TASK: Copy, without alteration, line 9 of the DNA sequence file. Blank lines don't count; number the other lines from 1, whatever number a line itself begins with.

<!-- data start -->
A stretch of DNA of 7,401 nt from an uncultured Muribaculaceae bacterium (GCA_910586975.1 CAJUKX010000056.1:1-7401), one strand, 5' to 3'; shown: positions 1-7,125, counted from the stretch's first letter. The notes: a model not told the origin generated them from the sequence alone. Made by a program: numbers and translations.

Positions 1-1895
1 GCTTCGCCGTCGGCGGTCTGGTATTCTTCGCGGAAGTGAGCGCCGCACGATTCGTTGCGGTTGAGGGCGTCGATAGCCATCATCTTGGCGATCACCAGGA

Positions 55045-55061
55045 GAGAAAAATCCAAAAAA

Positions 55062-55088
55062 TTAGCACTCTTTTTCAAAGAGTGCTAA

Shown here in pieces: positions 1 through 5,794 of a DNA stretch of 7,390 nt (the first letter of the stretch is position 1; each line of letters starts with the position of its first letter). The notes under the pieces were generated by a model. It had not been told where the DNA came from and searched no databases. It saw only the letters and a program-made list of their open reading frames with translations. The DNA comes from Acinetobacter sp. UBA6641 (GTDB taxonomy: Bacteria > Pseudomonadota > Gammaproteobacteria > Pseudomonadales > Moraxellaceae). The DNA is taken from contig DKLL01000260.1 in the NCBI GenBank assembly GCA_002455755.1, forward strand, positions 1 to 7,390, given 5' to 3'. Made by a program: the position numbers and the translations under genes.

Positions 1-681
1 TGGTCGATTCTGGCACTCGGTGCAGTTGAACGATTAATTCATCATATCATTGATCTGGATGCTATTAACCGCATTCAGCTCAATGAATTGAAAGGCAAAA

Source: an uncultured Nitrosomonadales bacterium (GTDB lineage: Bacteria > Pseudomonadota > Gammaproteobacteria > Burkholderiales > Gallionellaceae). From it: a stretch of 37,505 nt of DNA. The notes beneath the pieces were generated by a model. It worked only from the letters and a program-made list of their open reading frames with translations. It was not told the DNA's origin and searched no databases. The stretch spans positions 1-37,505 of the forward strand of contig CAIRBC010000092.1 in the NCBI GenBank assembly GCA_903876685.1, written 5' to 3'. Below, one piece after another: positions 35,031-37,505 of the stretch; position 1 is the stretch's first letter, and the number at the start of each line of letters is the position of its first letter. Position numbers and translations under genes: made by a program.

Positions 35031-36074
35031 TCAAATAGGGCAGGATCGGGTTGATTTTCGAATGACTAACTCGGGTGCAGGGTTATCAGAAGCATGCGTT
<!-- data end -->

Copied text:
Positions 1-681